Sometimes in her darkest moments, Judge Jennifer Malkowski wishes a dinosaur would eat Telly.
Our reviews of Sesame Street: 20 Years And Still Counting (published September 4th, 2010), Sesame Street: Abby In Wonderland (published March 3rd, 2010), Sesame Street: Being Green (published April 6th, 2009), Sesame Street: Bert And Ernie's Great Adventures (published May 8th, 2010), Sesame Street: Bert And Ernie's Word Play (published April 9th, 2010), Sesame Street: Bye-Bye, Pacifier! (published January 1st, 2012), Sesame Street: C Is For Cookie Monster (published November 3rd, 2010), Sesame Street: Elmo And Abby's Birthday Fun (published June 10th, 2009), Sesame Street: Elmo's Shape Adventure (published October 16th, 2011), Sesame Street: Elmo's Travel Songs And Games (published May 8th, 2011), Sesame Street: Firefly Fun And Buggy Buddies (published June 1st, 2010), Sesame Street: Learning Letters With Elmo (published September 4th, 2011), Sesame Street: Love The Earth! (published June 4th, 2008), Sesame Street: P Is For Princess (published August 11th, 2010), Sesame Street: Preschool Is Cool! ABCs with Elmo (published July 6th, 2010), Sesame Street Spoofs! Volumes 1 and 2 (published July 10th, 2011), Sesame Street: The Best Of Elmo 2 (published May 19th, 2010), and Sesame Street: Wild Words And Outdoor Adventures (published April 17th, 2011) are also available.
What would happen if Elmo, Telly, and Abby became dinosaurs?!?
Nothing too exciting, apparently. Sesame Street: Dinosaurs! proves itself to be a meditation on our prehistoric predecessors that resolutely eschews the drama of predator and prey that the topic would suggest. But as much fun as it could be to see Elmosaurus running for his little stego life from a mighty carnivore, it might traumatize the young'ens, I suppose.
Instead Sesame Street: Dinosaurs! wins us over on a less sadistic level much more appropriate for its pint-sized target audience. This 40-minute adventure focusing on one of the most popular residents in the hallowed halls of "stuff kids like" features a number of different segments about dinosaurs with the monsters back on Sesame Street commenting and guiding us through:
• "Elmo's World" on dinosaurs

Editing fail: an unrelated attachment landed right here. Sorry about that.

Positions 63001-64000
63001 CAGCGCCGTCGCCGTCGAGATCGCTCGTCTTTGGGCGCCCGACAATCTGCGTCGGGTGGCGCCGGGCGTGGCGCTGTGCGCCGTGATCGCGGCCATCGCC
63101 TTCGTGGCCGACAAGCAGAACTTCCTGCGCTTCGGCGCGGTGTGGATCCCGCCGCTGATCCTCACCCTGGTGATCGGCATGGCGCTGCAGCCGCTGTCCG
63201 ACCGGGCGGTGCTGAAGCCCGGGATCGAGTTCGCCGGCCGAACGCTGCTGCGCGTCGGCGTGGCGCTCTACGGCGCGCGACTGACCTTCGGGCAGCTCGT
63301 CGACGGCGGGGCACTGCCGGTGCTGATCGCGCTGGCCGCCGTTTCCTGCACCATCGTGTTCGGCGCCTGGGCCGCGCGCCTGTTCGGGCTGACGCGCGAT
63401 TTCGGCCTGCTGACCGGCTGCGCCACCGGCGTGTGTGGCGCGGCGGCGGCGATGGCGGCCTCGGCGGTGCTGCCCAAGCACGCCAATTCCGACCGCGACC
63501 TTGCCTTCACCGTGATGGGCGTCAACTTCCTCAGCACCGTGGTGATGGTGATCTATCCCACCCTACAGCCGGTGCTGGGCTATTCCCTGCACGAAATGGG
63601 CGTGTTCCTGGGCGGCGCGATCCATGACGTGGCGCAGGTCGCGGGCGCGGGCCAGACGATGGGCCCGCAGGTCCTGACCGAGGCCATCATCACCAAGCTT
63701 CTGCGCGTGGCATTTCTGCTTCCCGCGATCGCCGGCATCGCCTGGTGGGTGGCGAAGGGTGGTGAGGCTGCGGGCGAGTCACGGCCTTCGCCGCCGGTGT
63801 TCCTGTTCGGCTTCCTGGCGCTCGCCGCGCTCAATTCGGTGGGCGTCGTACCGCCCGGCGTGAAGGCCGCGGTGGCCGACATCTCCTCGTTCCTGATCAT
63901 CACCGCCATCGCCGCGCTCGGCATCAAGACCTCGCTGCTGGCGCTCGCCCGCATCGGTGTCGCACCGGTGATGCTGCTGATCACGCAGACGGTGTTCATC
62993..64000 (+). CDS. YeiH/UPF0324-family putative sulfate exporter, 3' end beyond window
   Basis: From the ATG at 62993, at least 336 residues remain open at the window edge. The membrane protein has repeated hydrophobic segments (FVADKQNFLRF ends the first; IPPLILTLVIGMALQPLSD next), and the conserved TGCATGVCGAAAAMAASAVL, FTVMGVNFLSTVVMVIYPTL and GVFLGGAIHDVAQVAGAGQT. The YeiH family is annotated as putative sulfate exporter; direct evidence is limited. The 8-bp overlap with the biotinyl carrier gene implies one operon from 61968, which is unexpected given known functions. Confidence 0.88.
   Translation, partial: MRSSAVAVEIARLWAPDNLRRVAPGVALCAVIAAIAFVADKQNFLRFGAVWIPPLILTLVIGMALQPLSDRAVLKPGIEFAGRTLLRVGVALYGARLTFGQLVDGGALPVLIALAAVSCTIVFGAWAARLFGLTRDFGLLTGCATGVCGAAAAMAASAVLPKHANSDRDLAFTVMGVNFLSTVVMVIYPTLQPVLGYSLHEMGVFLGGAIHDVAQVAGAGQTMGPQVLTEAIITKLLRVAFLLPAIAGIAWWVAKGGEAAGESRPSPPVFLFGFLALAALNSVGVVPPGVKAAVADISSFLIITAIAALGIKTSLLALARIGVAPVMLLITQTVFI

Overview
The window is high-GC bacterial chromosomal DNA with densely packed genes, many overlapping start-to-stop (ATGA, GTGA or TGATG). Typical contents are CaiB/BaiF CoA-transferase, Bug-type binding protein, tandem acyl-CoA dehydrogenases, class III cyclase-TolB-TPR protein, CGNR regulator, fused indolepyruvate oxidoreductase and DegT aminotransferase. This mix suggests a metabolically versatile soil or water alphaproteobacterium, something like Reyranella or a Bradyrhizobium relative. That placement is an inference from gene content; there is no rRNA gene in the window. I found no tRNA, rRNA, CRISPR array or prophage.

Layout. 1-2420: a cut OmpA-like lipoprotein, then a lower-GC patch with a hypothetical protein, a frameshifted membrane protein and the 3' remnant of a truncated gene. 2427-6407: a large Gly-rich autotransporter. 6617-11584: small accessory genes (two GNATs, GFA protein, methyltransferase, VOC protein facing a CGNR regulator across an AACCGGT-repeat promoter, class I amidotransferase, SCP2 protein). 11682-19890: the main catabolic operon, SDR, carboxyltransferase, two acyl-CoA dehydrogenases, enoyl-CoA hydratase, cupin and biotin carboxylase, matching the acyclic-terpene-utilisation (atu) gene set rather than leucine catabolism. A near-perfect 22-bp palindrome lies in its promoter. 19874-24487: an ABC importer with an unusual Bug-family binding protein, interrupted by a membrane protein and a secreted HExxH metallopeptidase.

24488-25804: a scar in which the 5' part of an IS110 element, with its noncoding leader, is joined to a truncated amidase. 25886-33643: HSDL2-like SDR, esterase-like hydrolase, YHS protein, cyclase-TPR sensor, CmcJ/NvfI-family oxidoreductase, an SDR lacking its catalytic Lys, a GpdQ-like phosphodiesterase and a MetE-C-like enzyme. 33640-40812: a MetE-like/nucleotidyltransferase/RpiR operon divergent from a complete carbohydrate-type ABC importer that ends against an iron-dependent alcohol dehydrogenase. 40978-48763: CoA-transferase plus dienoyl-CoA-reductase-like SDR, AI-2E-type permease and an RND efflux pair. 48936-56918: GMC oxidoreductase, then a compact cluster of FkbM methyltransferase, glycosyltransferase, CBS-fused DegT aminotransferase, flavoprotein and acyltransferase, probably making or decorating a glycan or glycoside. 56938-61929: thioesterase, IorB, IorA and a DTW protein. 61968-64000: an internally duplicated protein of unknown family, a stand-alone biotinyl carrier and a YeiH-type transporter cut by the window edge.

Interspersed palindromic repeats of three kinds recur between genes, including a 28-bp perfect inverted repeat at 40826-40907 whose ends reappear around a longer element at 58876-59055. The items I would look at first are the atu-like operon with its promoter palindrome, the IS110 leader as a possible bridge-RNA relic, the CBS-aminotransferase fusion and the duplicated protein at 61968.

This "Elmo's World" reaches similar levels of enjoyable silliness in the "Is this a dinosaur?" segment, in which we must identify whether images are of dinosaurs or not. My favorite response: "No, it's a birthday cake!" Later, we get a less enjoyable segment with a rather bland character named Herb Dino who tells Elmo a bit about the age of the dinosaurs, after which Dorothy fantasizes about Elmo being a Pterodactyl. Perhaps the low point of the whole video comes at the end of "Elmo's World" when Elmo sings a song about dinosaurs that is literally just the word "dinosaur" sung over and over again to the tune of "Jingle Bells."
• Abby wishes herself, Elmo, and Telly could be dinosaurs
• Elmo's pet dinosaur
Though perhaps Sesame Street: Dinosaurs! relies to heavily on the entertainment value of putting dino prosthetics on their puppets and adding the tag "-saurus" to their names, the show will still be good fun for the kids (and perhaps those grown-ups who have best preserved their childlike sense of wonder). The educational bits are there, too, albeit subtly. By the end of the show, we've been taught about a few different types of dinosaurs, what dinosaurs eat, what other animals lived in their time, and (to Telly's horror) that they sleep on the ground without pillows or blankies.
I also realized watching this disc that Sesame Street is also overtly trying to give kids some training in the language of film. When Elmo says he met a dinosaur on Sesame Street last week, he then goes through an elaborate moment of looking up and saying to himself dreamily "Remember. Remember. Remember." as the camera zooms in and the screen goes wavy, cueing the flashback. Kids who are just finding their way into the culture of moving images don't know the cues for "flashback" the way we do, and little moments like these in Sesame Street help teach them. I was pleased to see that a program with such a great history of teaching literacy is thinking about teaching media literacy in an active way, too.
The one special feature on the disc is a five-minute "Journey to Ernie" short in which Big Bird must find Ernie in the land of the dinosaurs. On the technical side, video and sound are about what you'd expect for this type of release: nice bright colors, somewhat shrill songs, and some low-budget CGI dinosaurs, all presented with passable image and audio quality.
Today's review was brought to you by the letter D and the number 65 million. Let's cue our dino song to take us out, shall we?
That's how you do the dinosaur, yes that's how you do the dinosaur!
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• "Journey to Ernie: Dinosaurs" short
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